The peel and skin of some of our favourite foods have some pretty a-peeling health benefits.

Photolibrarywomaneating Body image


Mango peel's bioactive phytochemicals were recently linked to warding off obesity. A study found that extracts of the peel from Kensington Pride mangoes inhibited adipogenesis (the formation of fat), while the fruit’s flesh failed to put the brakes on fat generation.


Seafood lovers who eat their prawns unshelled may be slimmer and have better heart health than those hogging the finger bowl. Prawn shells contain soluble dietary fibre chitosan, which slows digestion and limits fat absorption. A wrap-up of 14 studies suggested that chitosan outdoes placebos in short-term treatment of overweight and obesity.


Who knew? That thick, pale stem has more calcium and Vitamin C than the dark buds up top.


The oils in citrus fruit peels may help to prevent skin, liver, lung and stomach cancers, suggests research at Purdue University, published in the Journal of Nutrition. The soft, white pith has loads of good-for-you pectin – a natural appetite suppressant that helps to normalise blood sugar and lower cholesterol. In fact, Canadian researchers found that tangerine peels could be an alternative to prescription medications for lowering cholesterol.


If apples won an Oscar, they’d thank polyphenols for their nomination as antioxidant powerhouses. But hold the cute monkey peeler (kitchen must-haves on p.31) – polyphenols are five times more prevalent in apple skin than flesh. The Journal of Agricultural and Food Chemistry suggests the peel accounts for the lion’s share of an apple’s anti-cancer and anti-disease properties.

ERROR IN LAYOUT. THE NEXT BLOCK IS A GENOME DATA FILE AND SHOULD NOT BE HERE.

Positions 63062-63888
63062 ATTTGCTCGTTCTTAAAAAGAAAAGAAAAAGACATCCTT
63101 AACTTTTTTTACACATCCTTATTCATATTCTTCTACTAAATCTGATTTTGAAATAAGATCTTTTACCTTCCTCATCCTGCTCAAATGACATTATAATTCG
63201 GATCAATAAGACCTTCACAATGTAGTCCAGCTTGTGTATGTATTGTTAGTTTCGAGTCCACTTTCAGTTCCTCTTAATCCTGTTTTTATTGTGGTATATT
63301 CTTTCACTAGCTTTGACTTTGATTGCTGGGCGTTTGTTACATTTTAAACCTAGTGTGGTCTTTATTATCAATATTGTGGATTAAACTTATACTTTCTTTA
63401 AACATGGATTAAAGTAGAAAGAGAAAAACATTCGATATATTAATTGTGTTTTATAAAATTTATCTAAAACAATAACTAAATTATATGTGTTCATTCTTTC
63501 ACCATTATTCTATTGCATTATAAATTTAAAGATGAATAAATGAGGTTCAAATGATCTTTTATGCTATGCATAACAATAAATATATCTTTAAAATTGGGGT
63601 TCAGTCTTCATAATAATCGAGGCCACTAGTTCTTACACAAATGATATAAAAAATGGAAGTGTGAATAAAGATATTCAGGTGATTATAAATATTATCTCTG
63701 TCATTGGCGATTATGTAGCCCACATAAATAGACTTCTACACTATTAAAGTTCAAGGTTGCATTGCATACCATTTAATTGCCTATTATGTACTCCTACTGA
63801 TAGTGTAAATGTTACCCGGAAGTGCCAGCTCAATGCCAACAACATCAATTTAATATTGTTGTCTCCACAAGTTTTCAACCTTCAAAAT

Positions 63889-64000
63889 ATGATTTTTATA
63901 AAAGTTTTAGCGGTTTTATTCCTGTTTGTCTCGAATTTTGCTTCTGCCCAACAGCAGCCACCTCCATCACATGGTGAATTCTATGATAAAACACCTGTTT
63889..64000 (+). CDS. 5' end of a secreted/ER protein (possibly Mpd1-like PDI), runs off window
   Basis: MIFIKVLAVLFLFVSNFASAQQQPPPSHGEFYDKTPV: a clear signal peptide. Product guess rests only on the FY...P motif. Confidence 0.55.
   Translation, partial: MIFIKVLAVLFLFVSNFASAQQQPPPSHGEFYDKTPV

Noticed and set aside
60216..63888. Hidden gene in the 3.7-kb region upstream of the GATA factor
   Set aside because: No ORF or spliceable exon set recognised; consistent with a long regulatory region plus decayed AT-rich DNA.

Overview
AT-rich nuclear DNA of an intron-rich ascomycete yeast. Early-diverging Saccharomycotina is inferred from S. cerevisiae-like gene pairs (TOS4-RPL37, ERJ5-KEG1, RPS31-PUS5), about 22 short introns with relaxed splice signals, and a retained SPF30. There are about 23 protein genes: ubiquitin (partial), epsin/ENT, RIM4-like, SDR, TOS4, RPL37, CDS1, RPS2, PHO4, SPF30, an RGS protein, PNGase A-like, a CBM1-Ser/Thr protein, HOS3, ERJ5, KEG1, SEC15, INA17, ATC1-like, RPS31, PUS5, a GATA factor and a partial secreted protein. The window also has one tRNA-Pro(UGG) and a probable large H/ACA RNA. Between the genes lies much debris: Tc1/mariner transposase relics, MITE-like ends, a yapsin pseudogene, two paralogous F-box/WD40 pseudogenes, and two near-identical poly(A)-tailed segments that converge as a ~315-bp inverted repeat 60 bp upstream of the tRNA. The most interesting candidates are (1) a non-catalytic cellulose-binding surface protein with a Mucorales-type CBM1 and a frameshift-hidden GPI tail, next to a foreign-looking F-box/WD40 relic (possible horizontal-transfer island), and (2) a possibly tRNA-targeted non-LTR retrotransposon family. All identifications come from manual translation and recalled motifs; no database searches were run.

There is twice as much bromelain in the core as the sweet part, meaning pineapple centres are more likely to aid digestion and may increase antibiotic absorption, according to the National Institute of Health. The tropical staple also contains a truckload of fibre and vitamin C. Add some core to smoothies and juices.


The tough skin has six different antioxidants, so next time you’re making your famous napoli sauce, skip the fiddly peeling and toss it in whole.


Bye-bye bangers and mash, hello baked potato. Leave the skin on a single spud and get half your recommended daily intake of fibre, potassium, iron, zinc and vitamin C.

Want to lose weight? Find out your ideal weight, browse low-fat recipes and choose a healthy eating plan.

Don't forget to connect with us on Twitter and Facebook for daily updates!

Image credit: Thinkstock